Like many of her illnesses, 24-year-old Katie diagnosed this one herself.
“I struggled with hypochondria for as long as I can remember,” said Katie, a marketing manager in New York. “At summer camp, when I was 10, I had headaches, and I just assumed it was a brain tumor. It felt very real.”
As her anxiety built over the years, Katie finally ended up where many self-diagnosers turn first: the Internet. It's where she stumbled over the word hypochondria: "I found the term through Google searches, and it applied to me.”
Hypochondria, defined as abnormal, often obsessive anxiety about one's health, can be an isolating experience. By definition, it’s an illogical state of mind, one that can confuse and shame sufferers. Caught between what seems deadly and what most often isn’t, they can remain scared and isolated.
With my own history of medical anxiety, hypochondria is an issue very close to my heart — as well as spleen, lungs and lymph nodes.
For a year and a half, I grappled with hypochondria firsthand, obsessing and panicking over the overwhelming sense of terror that circled within me. I cancelled plans because I was sure a freckle portended skin cancer, gasped at phantom pains and Googled symptoms until I found diseases to fixate on.
Nothing could stop it, least of all doctors. The sickness existed deep where facts couldn't reach it. Irrational or not, hypochondria reduced me to a shadow of myself. For a period of 18 months, it was more real than I was.
“You feel really alone in it,” said Katie, who, like the other people quoted here, asked to be identified only by a first name. "At first, I wouldn’t recognize any of it as hypochondria; I’d believed in it fully. But even when you know yourself, you still have all these feelings. I couldn’t turn it off.”
While keeping her concerns within a small medical circle, Katie tried to manage her hypochondria herself. But seeing a doctor for every suspected problem was costly, inconvenient and ultimately ineffective. Facts and reassurance were temporary; the flow of worry never abated.
“People don’t assume the validity of how you feel. Other people don’t take it seriously. But emotionally, it’s heavy. It’s very real," she said.
Even the most informed individual can be vulnerable.
“I go from zero to terminal faster than any normal person should be able to,” said Siddhi, 34. A former medical student, she once mistook dry skin for a rare form of breast cancer and flew home from the Caribbean in a panic. She switched shortly after that to a career in fashion for self-preservation.
Siddhi feels her medical background is a double-edged sword. On the upside, her doctors "know I'm not pulling things out of thin air." But the downside is that “they've gotten so used to me that sometimes they don't take me seriously.”
Actual data on hypochondria are murky. A 2005 medical book on somatoform disorders identified eight studies that pegged the rate of hypochondria at between 2.2 percent and 9.6 percent of patients, and noted that women, the elderly and lower-income individuals are at more risk. Yet it also warned that “the prevalence of hypochondria in the general population has not been established.”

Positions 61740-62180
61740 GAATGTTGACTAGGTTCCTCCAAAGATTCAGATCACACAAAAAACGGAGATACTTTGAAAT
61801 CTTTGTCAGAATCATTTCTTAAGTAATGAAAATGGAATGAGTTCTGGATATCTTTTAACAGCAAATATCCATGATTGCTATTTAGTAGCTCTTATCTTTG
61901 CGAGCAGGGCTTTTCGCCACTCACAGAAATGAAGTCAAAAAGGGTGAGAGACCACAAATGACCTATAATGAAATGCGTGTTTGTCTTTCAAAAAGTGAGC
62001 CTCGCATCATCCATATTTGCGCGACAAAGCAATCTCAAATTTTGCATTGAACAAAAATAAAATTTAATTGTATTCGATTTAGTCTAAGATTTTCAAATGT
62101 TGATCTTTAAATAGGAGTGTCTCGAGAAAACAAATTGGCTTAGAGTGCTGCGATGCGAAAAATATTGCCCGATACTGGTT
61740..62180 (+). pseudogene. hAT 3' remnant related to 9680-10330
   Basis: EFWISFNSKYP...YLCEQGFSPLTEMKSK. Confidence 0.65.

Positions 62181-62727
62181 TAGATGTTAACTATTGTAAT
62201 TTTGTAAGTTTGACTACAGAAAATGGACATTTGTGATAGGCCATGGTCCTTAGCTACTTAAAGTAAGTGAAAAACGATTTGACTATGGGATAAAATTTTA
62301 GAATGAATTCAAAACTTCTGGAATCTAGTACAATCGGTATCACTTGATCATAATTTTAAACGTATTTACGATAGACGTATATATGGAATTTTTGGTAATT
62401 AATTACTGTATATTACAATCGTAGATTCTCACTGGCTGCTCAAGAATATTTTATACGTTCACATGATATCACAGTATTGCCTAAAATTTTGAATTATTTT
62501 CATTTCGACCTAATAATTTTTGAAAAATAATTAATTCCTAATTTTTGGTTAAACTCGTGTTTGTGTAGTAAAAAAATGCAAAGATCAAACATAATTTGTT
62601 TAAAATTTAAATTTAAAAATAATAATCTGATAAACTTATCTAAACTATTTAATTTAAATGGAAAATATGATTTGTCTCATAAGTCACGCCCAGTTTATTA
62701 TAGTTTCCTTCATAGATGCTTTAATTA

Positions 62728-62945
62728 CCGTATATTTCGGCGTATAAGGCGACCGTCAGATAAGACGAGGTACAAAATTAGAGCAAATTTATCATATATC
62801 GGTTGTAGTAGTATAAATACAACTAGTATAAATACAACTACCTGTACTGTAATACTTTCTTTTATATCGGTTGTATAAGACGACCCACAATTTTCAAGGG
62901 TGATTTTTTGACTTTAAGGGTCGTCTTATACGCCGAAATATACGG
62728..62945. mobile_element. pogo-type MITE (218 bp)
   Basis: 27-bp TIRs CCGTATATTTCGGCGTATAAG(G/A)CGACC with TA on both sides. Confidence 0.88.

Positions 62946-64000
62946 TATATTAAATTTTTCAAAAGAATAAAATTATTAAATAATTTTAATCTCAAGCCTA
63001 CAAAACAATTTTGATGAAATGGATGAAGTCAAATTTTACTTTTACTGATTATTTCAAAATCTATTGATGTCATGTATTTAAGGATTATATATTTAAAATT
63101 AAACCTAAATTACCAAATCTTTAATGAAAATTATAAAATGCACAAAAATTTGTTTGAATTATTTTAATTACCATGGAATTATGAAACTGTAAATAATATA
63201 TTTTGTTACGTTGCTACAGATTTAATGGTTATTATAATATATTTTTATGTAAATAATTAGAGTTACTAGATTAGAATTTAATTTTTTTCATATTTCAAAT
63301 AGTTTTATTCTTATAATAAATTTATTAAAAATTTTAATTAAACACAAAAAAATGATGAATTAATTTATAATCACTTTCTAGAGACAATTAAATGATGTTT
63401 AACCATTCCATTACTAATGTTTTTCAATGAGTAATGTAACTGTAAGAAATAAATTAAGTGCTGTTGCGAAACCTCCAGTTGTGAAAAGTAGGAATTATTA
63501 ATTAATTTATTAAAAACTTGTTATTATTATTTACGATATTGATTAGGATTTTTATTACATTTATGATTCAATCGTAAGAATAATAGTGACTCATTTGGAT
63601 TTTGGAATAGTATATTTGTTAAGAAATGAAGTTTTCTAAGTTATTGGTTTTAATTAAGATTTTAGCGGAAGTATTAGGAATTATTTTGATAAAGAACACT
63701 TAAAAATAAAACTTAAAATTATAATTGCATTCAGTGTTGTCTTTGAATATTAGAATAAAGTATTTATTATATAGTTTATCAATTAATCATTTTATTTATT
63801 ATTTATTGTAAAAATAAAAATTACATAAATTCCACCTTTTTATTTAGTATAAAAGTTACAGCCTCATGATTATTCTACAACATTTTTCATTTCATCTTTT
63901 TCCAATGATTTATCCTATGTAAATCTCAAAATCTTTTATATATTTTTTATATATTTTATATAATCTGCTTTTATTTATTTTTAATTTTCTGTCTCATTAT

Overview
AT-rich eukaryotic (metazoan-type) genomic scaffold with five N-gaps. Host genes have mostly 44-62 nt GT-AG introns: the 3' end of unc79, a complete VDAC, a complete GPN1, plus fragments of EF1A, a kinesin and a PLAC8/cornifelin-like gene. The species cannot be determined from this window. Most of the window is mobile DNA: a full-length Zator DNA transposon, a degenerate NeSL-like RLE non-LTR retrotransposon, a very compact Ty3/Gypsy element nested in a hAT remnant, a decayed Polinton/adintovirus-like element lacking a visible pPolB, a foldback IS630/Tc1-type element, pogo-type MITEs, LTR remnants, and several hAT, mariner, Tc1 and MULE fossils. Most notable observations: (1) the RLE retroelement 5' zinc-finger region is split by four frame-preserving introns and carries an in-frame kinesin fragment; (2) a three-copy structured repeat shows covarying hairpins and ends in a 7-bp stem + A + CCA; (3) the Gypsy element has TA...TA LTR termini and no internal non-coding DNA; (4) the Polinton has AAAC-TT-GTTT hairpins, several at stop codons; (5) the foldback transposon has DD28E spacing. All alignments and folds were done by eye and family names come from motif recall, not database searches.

This leads to a discomforting truth: Despite advances in medical science, hypochondria remains poorly understood, uniquely experienced and rarely discussed even as it tests the sanity of sufferers and the sympathy of their friends. A trigger can be a line in a book, a passing comment, even a tweet — and then the worry spirals. And while cognitive-behavioral therapy and even medication can be effective for some, many others don't seek help because of the ingrained fears or stigma.
“I figured out I was gay in middle school,” said Andrew, 24, a public relations manager in San Francisco. “And all the media at that time, the public sentiment meant, if you’re gay there’s a strong likelihood you’ll get HIV or AIDS. I thought that it was a death sentence — not HIV, not sex, just to be gay.”
His worry became extreme as the years progressed.
“My brain was so fixated on getting sick," Andrew said. "HIV would cross my mind when I’d high-five people, or touch railways at the subway, or when opening a door to a McDonalds.”
After removing himself from friends and social life — “potential contaminants,” as he called them — he finally opened up.
“My friends were shocked at how afraid I was. They didn’t know," Andrew recalled. "It reduced my appetite, my focus, anxiety; it affected my physical health. It took me a long time to figure out I didn’t have a problem with HIV. I had a problem with hypochondria.”
Today, that problem has lessened. Andrew remains healthy: Now, however, even he believes it.
“It's better to talk about it with people than sit alone,” he said. “It’s easier said than done, but it was important for me to get out of my inner world and live my life in spite of the fear. Once I started doing that, I already felt less sick.”
The irony? Andrew was the first person to whom I disclosed my own hypochondria, when I was in its tightest grasp, all without knowing what he’d been through himself. When I was in and out of doctors' offices, fluctuating between anxiety and outright alarm, Andrew was there for me, reminding me, if nothing else, that I wasn’t alone.
I’m writing this article in the hopes I can help a reader like he helped me.
Hypochondria may be strong, but camaraderie is contagious.